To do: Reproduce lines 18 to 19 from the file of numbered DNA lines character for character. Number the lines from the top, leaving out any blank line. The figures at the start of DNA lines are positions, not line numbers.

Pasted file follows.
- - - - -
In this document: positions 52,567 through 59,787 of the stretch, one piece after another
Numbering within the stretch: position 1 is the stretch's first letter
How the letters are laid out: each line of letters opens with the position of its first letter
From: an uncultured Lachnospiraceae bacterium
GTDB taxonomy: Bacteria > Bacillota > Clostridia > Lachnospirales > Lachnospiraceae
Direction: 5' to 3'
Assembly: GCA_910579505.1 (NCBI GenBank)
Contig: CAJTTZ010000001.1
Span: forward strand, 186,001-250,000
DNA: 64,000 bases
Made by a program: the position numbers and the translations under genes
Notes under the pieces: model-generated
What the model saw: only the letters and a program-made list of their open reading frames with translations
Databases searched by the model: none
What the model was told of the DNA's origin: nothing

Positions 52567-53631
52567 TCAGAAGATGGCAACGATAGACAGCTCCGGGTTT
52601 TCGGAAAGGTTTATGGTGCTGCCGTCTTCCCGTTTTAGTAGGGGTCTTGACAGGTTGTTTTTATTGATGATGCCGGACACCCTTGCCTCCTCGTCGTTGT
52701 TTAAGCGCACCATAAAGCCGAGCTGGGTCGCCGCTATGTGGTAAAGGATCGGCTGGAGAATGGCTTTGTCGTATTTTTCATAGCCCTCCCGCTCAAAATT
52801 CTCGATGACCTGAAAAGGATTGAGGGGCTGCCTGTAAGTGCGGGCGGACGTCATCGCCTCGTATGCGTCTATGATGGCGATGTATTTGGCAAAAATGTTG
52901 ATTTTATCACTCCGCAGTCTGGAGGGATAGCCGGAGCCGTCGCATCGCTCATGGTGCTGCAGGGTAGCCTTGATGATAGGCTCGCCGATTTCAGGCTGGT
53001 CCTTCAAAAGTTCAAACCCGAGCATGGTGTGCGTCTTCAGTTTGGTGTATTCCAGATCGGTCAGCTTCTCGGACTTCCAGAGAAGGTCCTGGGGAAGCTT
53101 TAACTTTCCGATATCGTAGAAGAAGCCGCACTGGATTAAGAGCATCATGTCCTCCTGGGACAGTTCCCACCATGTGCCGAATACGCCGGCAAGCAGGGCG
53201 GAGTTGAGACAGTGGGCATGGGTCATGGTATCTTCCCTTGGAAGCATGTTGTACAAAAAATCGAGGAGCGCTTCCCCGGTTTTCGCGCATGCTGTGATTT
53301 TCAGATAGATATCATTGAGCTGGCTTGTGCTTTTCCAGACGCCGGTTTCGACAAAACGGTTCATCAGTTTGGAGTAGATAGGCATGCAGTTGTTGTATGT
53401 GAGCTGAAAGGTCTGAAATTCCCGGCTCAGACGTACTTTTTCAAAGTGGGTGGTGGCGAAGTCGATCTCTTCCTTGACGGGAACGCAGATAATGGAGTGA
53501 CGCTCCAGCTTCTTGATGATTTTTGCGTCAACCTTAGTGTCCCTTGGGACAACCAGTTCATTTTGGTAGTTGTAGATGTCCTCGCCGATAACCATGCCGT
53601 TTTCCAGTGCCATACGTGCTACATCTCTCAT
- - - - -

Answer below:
52601 TCGGAAAGGTTTATGGTGCTGCCGTCTTCCCGTTTTAGTAGGGGTCTTGACAGGTTGTTTTTATTGATGATGCCGGACACCCTTGCCTCCTCGTCGTTGT
52701 TTAAGCGCACCATAAAGCCGAGCTGGGTCGCCGCTATGTGGTAAAGGATCGGCTGGAGAATGGCTTTGTCGTATTTTTCATAGCCCTCCCGCTCAAAATT